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Out of the money


An option that has no Intrinsic value. A call option is out of the money if the stock price is lower than the strike price. A put option is out of the money if the stock is higher than the strike price of the option.

Exercising a Call option that is Under water would cause the option holder to pay a higher price for shares of stock than the current market price. Similarly, exercising a Put option that is under water would cause the option holder to sell shares of stock at a lower price than the current market price.

Despite this, options that are under water have value. In the case of call options, there is a possibility that, in the time before Expiration date, the stock price will rise so that the call options are In the money. Likewise, in the case of put options, there is a possibility that the stock price will fall so that the put options are in the money.

The Black-Scholes value approximates the fair value of a tradable call option, even one that is under water. A calculation of the current Black-Scholes value of a call option with a given strike and time to expiration is available on the page: Should I exercise my stock options?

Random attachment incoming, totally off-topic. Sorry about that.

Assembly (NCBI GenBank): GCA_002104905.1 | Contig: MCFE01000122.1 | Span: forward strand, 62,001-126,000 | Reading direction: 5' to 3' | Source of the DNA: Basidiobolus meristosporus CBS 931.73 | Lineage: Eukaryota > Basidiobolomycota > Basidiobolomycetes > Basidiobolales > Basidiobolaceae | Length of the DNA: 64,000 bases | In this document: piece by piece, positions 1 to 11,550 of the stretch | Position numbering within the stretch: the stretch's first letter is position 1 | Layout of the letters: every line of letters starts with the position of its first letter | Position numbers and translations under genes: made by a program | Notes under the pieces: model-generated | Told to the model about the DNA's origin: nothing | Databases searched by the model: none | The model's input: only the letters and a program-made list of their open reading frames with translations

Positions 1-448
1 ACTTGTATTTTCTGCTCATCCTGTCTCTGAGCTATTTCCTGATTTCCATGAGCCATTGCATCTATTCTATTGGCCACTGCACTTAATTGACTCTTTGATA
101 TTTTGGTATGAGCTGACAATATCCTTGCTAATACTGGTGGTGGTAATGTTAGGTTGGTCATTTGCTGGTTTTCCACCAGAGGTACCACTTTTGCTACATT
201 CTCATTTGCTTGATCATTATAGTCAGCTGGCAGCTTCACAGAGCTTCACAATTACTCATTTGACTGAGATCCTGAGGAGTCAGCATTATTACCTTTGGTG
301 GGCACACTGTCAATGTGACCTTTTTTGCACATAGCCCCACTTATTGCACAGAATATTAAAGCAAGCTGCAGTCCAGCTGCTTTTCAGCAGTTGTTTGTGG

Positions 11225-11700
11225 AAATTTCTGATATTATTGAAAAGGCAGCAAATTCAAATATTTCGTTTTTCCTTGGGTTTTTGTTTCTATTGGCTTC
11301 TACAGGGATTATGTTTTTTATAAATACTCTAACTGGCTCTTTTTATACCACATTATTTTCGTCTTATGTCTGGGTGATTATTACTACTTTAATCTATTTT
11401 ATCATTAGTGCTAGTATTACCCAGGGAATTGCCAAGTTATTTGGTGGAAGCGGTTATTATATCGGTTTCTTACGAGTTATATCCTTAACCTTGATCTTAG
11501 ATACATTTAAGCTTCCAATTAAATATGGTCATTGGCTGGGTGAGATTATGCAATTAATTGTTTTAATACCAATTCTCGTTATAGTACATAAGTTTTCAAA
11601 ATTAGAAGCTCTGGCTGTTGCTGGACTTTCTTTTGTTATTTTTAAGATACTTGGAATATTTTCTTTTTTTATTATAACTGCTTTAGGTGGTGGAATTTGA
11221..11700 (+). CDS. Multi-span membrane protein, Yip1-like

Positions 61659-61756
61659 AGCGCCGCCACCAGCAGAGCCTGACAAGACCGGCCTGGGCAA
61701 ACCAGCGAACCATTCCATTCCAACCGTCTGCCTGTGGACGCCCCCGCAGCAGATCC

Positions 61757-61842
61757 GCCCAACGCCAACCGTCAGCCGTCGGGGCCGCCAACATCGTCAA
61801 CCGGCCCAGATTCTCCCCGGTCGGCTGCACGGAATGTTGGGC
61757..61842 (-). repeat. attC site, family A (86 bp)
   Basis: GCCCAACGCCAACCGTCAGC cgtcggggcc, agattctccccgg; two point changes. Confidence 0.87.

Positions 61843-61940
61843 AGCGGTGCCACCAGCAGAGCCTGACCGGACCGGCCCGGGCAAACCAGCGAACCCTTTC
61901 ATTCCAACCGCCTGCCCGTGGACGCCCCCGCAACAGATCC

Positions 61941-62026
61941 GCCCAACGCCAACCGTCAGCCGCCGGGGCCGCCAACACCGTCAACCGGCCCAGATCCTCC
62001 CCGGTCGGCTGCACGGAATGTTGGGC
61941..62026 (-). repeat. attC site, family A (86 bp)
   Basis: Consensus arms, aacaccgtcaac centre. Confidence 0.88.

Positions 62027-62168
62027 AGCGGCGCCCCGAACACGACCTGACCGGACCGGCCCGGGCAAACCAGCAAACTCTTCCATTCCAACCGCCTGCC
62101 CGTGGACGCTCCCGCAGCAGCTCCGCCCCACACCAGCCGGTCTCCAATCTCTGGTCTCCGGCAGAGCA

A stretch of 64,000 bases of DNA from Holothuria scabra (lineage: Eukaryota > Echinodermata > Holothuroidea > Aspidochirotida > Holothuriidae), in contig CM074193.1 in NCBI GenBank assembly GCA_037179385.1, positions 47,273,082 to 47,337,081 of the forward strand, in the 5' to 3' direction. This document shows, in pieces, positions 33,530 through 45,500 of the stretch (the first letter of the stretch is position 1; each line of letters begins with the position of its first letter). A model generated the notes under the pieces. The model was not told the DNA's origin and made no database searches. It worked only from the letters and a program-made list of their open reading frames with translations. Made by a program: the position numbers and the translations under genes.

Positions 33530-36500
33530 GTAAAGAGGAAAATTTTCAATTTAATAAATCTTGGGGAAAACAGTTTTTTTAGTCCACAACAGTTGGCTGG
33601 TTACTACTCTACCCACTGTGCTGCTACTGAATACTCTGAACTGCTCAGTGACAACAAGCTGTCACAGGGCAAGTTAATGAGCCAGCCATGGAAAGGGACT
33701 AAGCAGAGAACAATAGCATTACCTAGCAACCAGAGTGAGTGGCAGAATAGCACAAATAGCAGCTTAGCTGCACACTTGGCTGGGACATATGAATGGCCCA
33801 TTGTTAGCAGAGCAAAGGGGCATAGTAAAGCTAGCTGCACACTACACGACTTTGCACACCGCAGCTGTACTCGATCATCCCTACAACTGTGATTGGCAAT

Also see Moneyness and Under water.


Steven Huddart
Smeal College of Business, Penn State University, University Park, PA 16802-3603 USA
(814) 863-0048
huddart@psu.edu
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http://personal.psu.edu/sjh11/OptionGlossary/OutOfTheMoney.shtml
was last updated on Tue, Aug 21, 2018.
Today is Wed, Nov 13, 2019.

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